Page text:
By Dr.Nnandawula Kanyerezi Mutema, M.D.
Early detection improves breast cancer survival and remains the cornerstone of breast cancer control
October is National Breast Cancer Awareness Month world over. It is an annual campaign dedicated to increase the awareness of the deadly disease.
According to the World Health Organisation breast cancer is the top cancer in women both in the developed and the developing world.
Breast cancer is a malignant tumour that originates in the cells of the breast. The breast is mostly made up of a collection of fat cells called adipose tissue. Each breast has ten to twenty lobes with multiple lobules which are the glands that produce milk in lactating women. The lobes and lobules are connected by milk ducts which carry the milk to the nipple. Within the adipose tissue is a network of fibrous connective tissue, blood and lymph vessels as well as nerves.
Throughout the body, cells multiply in an orderly and well controlled manner. Aging cells die and are replaced by new cells. For reasons not clearly known, but related to damage in the cell DNA, cancer cells grow in a disorderly and uncontrolled manner which leads to development of tumours.
It is not clear why one woman would develop breast cancer and another would not. Even when diagnosed, most women and their doctors never get to know what might have caused it.
However it is known that women and indeed men with certain risk factors are more likely to develop breast cancer. This does not mean that if one has a risk factor they will definitely get breast cancer, neither does it mean that if you have more than one risk factor you will definitely get breast cancer.
The unavoidable risk factors include gender, with women at a higher risk than men, having dense breasts, family history of breast or ovarian cancer, personal history of breast cancer in one breast, early menstruation before the age of twelve and late menopause after the age of fifty-five. Predisposing genetic mutations like BRCA1 and BRCA2 are unavoidable risk factors as well.
Research done by the World Health Organisation warns that the incidence of breast cancer is increasing in the developing world due to increased life expectancy, increased urbanisation and adoption of western lifestyles.
Some avoidable risk factors for breast cancer are related to this urbanisation and adoption of western lifestyles such as lack of physical activity and poor diet which lead to obesity. Excessive alcohol intake, radiation to the chest before age thirty and combined hormone replacement therapy are all included in the list of avoidable risk factors.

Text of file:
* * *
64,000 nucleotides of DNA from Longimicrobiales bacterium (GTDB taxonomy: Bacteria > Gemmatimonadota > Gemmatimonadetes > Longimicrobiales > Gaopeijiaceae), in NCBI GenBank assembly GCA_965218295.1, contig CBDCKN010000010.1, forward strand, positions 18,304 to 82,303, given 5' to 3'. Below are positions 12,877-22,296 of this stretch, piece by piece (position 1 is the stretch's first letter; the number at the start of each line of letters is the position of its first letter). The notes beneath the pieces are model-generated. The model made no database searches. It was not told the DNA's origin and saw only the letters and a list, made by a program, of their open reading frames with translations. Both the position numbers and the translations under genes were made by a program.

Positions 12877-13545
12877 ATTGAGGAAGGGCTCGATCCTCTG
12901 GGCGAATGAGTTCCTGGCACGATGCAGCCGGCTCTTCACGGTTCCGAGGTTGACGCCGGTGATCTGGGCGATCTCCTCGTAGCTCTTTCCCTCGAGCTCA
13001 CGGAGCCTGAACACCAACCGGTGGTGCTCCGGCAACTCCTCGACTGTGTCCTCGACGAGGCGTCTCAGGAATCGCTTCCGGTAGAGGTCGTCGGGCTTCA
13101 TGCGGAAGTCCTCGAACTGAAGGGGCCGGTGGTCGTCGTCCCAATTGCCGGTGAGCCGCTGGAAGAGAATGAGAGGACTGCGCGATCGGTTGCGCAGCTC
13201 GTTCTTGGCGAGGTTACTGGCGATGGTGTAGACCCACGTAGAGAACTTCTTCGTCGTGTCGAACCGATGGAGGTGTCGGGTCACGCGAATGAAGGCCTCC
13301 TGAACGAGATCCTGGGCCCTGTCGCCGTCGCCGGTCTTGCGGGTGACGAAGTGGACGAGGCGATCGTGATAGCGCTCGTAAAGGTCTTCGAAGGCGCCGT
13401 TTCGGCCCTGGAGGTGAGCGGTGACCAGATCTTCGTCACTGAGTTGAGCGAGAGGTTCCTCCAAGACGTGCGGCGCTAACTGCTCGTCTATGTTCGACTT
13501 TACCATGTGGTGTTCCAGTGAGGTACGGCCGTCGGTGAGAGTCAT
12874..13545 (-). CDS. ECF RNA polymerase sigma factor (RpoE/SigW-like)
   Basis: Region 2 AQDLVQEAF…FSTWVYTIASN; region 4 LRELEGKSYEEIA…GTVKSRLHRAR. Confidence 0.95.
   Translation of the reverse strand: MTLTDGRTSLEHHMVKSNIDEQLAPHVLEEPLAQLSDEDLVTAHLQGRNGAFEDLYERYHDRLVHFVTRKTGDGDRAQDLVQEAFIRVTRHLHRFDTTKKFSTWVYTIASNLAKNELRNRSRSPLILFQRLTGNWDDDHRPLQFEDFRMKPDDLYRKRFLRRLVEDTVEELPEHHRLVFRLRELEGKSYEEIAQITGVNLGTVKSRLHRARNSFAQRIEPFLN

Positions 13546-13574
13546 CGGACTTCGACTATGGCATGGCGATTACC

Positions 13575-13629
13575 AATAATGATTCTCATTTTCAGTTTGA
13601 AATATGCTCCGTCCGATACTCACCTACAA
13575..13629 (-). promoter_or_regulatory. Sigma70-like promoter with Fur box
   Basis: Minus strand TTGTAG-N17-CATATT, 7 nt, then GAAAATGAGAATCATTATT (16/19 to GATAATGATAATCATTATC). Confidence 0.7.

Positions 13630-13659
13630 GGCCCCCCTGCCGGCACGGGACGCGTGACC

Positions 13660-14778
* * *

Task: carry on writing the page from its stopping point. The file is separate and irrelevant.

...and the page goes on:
Although some risk reduction might be achieved with prevention, these strategies cannot eliminate the majority of breast cancers that develop in low- and middle-income countries where breast cancer is diagnosed in very late stages. But even when cancer is detected, it doesn’t mean the end of the world.
Early detection improves breast cancer outcome and survival and remains the cornerstone of breast cancer control.
And that is why you need to be in touch with your breasts.
How can you start? First of all schedule a mammogram every year. Mammography is a specialised form of x-ray which has the ability to find abnormalities in breast tissue way before they are palpable.All women over the age of 40 years should have annual or biennial mammograms.
Secondly in situations where a lump is felt or an abnormality is noted on mammography, ultrasound is the next step. This helps differentiate a solid lump from a fluid filled cyst which is usually nonthreatening and can be monitored. It also helps further qualify the solid lump to determine whether it is suspicious for cancer. A solid lump with characteristics of cancer ought to undergo a biopsy for definitive diagnosis and grading by a qualified pathologist.
Thirdly management of breast cancer is based on the tumour type, size, grade and stage at diagnosis. The grades Low, Intermediate or High are based on how closely the cancer cells resemble normal breast cells. Staging is based on tumour size and how far it has spread in the body.
Surgery is usually the first line of treatment. It may involve a lumpectomy where just the lump is removed, mastectomy where the whole breast is removed or even bilateral mastectomy in those women who have a genetic mutation. Radiation therapy and chemotherapy are additional treatments used as well as hormonal treatment.
Breast cancer does not have to be a death sentence. If detected early and managed well many women can survive. Examination by a medical practitioner, coupled with Mammography and Ultrasound are the beginning of your survival.
Take sometime out this October and get screened for breast cancer.
Dr. Nandawula Kanyerezi Mutema M.D. is the Executive Director and Physician at The Clinic At The Mall, Village Mall, Bugolobi. She is a Diplomate in Internal Medicine, certified by the American Board of Internal Medicine. She is passionate about health issues and women empowerment.